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Dermatology Home DERMATOLOGY
PREDNISONE OR PREDNISOLONE IN THE FELINE PATIENT?
Over many years, prednisone and prednisolone given to both dogs and cats were believed to be absolutely the same regarding bioavailability, effect and tolerance. But is this really true? This question was raised by an American study group and evaluated carefully. The surprising result: oral prednisolone is the superior choice for cats!

The purpose of this study was to determine if there is a difference between the pharmacokinetics of prednisone and prednisolone when given orally to cats. Recommendations in current literature are based on clinical opinions, as the bioactivity and bioavailability of prednisone and prednisolone have not yet been determined in cats.

Six adult cats were utilized for this study. A three-dose crossover trial was performed with a 14-day wash-out period between each treatment.

The three treatment groups consisted of: treatment 1, oral prednisone tablets (a one-time dose of 10 mg); treatment 2, oral prednisolone tablets (a one-time dose of 10 mg); and treatment 3, intravenous prednisolone (a one-time dose of 10 mg). Anaesthesia was performed with isoflurane gas, and a single-lumen jugular intravenous catheter was placed. The animals were allowed to recover for 1 day before starting the treatment protocol. On day 1, all animals received one of the three treatments.

Following intravenous treatment, blood samples of 1.5 mL were drawn immediately prior to drug administration and post-treatment at 1, 3, 6, 12, 18, 30 and 45 min, and 1, 1.5, 2, 2.5, 6, 12, 24 and 36 h.

Following oral treatments, blood samples of 1.5 mL were drawn immediately prior to drug administration and post-treatment at 7, 18 and 30 min, and 1, 2, 4, 6, 12, 24 and 36 h. The serum samples were collected and frozen at -70oF for shipment to the laboratory for analysis of serum concentrations of prednisone and prednisolone.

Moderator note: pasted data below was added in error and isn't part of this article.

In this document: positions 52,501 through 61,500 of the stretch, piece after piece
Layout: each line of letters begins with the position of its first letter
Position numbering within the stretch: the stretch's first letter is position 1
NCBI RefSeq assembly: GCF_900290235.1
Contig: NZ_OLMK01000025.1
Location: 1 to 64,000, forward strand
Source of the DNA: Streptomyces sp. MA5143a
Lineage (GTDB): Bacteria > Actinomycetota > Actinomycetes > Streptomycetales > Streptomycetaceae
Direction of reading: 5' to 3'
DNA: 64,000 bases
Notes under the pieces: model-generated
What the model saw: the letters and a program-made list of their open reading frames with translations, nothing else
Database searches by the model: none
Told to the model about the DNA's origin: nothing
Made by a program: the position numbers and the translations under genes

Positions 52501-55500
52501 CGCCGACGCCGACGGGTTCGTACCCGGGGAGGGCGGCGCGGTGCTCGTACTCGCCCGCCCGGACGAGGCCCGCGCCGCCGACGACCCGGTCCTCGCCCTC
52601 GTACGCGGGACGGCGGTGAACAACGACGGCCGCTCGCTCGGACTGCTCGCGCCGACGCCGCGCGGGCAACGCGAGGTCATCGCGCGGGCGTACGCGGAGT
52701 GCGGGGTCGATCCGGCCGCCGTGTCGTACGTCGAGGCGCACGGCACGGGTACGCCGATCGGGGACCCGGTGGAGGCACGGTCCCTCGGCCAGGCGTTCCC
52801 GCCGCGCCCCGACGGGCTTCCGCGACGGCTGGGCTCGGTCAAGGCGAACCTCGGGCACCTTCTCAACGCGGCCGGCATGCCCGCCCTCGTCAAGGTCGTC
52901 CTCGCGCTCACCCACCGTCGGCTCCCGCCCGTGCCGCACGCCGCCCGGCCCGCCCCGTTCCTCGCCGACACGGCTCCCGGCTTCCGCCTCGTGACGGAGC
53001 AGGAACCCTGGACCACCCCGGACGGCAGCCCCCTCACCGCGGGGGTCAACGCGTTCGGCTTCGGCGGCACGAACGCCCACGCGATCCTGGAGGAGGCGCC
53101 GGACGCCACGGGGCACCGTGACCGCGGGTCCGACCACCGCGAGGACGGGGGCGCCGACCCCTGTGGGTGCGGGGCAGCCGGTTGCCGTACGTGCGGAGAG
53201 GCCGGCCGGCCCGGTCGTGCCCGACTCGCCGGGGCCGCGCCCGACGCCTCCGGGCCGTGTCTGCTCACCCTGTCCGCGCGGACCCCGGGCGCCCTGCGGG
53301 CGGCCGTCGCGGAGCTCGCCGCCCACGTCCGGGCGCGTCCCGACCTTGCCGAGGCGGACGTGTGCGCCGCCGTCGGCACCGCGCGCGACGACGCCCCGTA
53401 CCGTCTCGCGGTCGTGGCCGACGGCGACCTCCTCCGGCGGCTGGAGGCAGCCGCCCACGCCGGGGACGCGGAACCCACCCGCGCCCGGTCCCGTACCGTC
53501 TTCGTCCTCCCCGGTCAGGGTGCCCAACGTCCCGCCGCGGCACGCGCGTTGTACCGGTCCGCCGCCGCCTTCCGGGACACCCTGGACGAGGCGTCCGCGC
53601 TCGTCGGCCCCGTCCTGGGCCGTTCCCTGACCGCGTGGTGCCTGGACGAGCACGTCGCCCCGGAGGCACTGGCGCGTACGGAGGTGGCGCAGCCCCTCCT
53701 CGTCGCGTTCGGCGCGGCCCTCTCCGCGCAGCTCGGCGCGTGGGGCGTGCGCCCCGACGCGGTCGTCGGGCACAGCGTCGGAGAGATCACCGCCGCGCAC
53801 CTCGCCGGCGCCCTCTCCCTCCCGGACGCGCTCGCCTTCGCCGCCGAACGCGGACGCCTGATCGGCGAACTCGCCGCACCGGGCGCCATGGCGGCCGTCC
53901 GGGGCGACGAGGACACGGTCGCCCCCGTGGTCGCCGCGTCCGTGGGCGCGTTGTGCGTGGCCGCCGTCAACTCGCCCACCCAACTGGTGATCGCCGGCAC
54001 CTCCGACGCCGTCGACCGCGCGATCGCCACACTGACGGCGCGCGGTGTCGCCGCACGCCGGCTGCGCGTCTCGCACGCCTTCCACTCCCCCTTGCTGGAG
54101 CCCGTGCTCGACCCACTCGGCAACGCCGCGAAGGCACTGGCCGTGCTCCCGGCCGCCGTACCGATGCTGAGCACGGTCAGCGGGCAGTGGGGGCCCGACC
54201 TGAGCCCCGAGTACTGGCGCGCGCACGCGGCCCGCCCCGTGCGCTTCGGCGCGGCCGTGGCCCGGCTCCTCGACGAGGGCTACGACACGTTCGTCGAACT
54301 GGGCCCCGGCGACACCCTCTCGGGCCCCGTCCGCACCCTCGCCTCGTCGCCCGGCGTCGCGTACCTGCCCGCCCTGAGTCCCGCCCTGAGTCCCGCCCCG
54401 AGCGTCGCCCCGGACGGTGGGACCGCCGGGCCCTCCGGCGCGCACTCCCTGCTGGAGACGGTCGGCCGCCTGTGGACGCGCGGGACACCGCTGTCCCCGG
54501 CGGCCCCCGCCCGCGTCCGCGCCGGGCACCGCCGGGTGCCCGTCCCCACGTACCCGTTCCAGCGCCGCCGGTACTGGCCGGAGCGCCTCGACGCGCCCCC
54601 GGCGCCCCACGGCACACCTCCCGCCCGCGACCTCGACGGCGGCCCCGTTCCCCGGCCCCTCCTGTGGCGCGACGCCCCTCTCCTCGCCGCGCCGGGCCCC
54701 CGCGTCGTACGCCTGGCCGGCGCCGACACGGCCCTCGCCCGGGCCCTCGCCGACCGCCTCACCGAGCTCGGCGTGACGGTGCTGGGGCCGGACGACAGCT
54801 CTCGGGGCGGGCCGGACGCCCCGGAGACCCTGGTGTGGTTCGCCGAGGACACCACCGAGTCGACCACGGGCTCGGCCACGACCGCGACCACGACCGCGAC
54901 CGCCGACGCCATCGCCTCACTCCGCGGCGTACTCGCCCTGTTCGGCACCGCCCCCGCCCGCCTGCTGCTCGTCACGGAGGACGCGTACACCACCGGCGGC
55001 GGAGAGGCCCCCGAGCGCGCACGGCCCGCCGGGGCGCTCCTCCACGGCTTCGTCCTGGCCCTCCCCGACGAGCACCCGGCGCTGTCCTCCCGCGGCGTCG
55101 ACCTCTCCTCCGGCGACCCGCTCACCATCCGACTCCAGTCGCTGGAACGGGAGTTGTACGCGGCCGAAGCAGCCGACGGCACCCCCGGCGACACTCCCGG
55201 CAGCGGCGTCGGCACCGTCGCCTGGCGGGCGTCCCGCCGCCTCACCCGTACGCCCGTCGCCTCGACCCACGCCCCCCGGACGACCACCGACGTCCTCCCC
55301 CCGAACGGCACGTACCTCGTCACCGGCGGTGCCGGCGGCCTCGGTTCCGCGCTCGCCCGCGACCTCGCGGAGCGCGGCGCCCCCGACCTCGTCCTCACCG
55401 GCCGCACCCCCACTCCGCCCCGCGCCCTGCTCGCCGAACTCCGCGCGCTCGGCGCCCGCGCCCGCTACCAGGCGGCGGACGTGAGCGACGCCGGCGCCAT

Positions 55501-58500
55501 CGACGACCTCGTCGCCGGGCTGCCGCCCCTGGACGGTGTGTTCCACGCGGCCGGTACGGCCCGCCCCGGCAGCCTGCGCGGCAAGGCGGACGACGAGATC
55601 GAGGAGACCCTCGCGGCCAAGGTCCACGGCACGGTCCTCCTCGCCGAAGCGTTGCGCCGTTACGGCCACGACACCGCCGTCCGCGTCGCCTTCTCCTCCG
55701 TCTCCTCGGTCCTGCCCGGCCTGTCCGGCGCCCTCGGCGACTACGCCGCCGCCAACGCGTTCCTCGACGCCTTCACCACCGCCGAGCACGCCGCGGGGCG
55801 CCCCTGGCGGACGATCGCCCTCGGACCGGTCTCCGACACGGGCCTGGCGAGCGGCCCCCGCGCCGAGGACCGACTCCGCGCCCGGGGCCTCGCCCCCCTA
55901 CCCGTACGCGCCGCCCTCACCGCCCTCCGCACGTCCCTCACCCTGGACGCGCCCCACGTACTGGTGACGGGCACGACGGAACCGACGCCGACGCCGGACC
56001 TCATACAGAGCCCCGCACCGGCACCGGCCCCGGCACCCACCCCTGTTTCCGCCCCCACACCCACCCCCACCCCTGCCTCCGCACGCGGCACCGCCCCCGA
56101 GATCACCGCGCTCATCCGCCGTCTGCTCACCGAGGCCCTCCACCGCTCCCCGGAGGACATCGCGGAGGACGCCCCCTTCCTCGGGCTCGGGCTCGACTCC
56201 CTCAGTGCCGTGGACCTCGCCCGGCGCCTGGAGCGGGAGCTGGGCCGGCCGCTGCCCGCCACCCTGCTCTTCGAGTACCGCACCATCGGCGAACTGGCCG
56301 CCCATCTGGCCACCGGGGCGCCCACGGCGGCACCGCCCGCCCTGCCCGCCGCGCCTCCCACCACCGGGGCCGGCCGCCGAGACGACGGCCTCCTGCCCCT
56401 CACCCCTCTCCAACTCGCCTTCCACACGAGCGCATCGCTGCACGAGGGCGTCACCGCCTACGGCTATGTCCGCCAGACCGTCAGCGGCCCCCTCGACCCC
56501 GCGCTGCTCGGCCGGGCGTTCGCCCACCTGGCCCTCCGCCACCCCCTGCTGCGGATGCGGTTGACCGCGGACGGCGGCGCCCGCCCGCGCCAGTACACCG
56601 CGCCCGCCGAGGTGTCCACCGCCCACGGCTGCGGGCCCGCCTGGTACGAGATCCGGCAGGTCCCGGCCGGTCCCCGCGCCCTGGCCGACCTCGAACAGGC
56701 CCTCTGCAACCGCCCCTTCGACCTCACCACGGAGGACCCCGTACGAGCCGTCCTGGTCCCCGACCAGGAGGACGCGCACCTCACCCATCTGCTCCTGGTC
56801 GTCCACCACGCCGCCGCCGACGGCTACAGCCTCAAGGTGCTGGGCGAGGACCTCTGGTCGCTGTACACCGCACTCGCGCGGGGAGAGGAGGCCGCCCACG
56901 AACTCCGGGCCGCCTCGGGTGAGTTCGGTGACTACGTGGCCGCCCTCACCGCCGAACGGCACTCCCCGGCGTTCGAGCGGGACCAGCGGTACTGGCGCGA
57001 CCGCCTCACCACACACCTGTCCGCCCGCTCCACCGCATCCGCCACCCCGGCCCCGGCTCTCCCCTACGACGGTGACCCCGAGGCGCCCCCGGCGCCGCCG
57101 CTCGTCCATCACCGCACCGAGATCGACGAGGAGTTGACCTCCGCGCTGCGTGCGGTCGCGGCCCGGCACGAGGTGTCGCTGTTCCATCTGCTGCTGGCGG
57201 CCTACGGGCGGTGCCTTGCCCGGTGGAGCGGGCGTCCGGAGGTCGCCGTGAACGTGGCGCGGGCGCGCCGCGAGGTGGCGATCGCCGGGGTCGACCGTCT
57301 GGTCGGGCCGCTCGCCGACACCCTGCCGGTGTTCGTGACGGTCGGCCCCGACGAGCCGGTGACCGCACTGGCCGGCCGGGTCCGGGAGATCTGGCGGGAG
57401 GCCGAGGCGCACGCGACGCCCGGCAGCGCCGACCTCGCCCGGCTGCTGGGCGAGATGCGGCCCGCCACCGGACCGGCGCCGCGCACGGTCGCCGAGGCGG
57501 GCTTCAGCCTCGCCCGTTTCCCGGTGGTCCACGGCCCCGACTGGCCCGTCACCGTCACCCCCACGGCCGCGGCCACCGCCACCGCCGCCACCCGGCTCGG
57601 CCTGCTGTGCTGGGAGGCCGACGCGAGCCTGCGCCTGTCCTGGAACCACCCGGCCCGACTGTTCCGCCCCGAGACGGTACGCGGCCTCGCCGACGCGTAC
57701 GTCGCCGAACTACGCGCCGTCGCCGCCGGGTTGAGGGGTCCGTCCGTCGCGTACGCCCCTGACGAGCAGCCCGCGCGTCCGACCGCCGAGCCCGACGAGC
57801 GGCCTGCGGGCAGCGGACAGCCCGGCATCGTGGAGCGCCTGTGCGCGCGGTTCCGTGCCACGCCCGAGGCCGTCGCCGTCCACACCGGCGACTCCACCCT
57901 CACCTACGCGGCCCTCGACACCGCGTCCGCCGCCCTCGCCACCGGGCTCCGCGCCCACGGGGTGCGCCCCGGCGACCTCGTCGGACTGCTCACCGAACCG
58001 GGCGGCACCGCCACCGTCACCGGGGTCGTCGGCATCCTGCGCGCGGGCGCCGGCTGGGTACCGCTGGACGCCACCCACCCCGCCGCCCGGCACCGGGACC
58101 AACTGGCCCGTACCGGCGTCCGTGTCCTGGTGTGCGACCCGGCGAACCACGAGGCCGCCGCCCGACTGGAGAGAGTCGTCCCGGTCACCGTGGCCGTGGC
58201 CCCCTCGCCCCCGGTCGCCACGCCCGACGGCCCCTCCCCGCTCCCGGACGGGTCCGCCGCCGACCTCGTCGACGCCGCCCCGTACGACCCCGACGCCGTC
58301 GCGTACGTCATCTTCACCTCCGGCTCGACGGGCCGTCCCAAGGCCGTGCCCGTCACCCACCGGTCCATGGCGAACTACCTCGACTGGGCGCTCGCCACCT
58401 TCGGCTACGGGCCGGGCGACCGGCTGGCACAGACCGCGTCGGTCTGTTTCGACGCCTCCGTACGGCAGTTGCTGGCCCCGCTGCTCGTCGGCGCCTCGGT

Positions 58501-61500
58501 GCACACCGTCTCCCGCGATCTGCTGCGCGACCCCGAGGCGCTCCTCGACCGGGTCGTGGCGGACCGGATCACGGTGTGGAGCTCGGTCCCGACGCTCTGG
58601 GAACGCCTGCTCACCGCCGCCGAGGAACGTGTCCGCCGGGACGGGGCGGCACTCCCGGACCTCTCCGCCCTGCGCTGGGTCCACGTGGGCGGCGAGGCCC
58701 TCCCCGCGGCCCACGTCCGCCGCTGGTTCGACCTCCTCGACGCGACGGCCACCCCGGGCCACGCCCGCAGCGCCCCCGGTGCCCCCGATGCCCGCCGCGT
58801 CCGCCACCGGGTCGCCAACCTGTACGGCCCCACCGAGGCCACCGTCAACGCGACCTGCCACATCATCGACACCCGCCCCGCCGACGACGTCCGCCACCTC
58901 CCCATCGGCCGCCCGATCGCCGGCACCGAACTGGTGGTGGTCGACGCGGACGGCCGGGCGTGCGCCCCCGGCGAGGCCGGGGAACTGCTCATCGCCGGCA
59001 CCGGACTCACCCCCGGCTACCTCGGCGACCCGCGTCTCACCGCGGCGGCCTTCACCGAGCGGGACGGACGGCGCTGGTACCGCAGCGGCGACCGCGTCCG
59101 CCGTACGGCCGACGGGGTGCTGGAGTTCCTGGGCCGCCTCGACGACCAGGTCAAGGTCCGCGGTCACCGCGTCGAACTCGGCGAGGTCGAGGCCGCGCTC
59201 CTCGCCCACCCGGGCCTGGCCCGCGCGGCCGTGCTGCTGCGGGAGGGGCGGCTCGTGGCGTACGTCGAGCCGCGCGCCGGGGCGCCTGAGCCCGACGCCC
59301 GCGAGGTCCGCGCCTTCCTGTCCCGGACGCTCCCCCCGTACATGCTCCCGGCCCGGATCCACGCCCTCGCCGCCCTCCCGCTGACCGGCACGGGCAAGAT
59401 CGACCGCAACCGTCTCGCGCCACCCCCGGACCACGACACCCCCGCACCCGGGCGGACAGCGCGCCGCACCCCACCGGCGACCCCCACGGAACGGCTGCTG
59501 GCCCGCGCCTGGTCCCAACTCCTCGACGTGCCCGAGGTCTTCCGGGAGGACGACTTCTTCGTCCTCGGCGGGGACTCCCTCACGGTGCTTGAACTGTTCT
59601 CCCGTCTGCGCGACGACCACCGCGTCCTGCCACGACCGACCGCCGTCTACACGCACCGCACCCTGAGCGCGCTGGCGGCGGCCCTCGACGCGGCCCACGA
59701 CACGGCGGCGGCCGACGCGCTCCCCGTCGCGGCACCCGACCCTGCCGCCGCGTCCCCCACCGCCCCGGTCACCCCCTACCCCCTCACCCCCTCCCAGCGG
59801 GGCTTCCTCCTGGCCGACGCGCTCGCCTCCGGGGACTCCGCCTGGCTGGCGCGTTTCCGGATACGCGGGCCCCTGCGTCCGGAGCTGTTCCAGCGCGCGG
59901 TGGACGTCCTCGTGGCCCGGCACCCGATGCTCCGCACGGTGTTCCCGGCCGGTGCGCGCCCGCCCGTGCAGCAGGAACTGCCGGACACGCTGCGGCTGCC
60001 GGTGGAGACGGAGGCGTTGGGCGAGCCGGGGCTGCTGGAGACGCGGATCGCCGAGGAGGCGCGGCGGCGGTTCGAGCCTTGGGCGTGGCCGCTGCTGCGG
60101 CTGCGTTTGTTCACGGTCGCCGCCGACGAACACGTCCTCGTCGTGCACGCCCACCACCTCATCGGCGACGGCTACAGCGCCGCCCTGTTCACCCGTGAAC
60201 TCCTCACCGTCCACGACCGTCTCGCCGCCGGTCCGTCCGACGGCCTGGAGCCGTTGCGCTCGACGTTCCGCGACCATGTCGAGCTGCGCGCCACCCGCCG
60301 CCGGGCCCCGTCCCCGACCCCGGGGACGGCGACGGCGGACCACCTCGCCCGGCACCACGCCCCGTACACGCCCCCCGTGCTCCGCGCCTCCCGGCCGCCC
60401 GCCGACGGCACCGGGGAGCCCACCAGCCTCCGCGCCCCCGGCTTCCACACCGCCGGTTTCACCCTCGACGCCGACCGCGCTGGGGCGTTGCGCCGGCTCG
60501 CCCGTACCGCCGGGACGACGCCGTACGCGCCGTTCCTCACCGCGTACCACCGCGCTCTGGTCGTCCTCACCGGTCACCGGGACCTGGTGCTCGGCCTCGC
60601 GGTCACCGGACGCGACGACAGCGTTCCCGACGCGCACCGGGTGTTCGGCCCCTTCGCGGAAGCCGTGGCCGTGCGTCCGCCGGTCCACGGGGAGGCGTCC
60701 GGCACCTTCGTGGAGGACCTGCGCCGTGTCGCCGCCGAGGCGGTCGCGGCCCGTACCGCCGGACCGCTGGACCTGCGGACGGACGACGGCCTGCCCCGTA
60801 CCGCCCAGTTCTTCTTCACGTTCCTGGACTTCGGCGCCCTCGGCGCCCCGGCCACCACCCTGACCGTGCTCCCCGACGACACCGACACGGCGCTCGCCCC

This procedure was repeated until all cats had gone through the three treatment groups.
Determination of glucocorticoid concentrations in feline serum was performed using HPLC mass spectrum analysis.

Serum prednisolone levels were measured, as prednisone needs to be converted by the liver to the active form prednisolone.

Results revealed that when oral prednisolone was given, serum prednisolone pharmacokinetics were: mean half-life for absorption = 0.47 h, mean half-life for excretion = 0.66 h, mean area under the curve (AUC) = 3230.55 ng/mL/h, mean time to maximum serum concentration (Tmax) = 0.77 h, and mean maximum serum concentration (Cmax) = 1400.81 ng/mL.

When oral prednisone was given, serum prednisolone pharmacokinetics were: mean half-life for absorption = 0.90 h, mean half-life for excretion = 2.46 h, mean AUC = 672.63 ng/mL/h, mean Tmax = 1.44 h, and mean Cmax = 122.18 ng/mL. A paired t-test was also performed to compare the Cmax and AUC of serum prednisolone, for prednisone vs. prednisolone given orally.

These calculations revealed that the Cmax values of serum prednisolone were significantly greater for oral prednisolone than oral prednisone (P = 0.001), and that the reported AUC values were significantly different at P = 0.016.

These differences may be due to decreased gastrointestinal absorption of prednisone vs. prednisolone, or to decreased hepatic conversion of prednisone to prednisolone in cats. These data indicate that oral prednisolone is the superior choice for cats.



Source: C. A. Graham-Mize and E. J. Rosser (2004): Bioavailability and activity of prednisone and prednisolone in the feline patient. In: Veterinary Dermatology 15 (s1) 2004, pp 10
Funding: The Companion Animal Fund, Michigan State University




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... hautnah dran
FECAVA Congress 2014 Munich/ Germany



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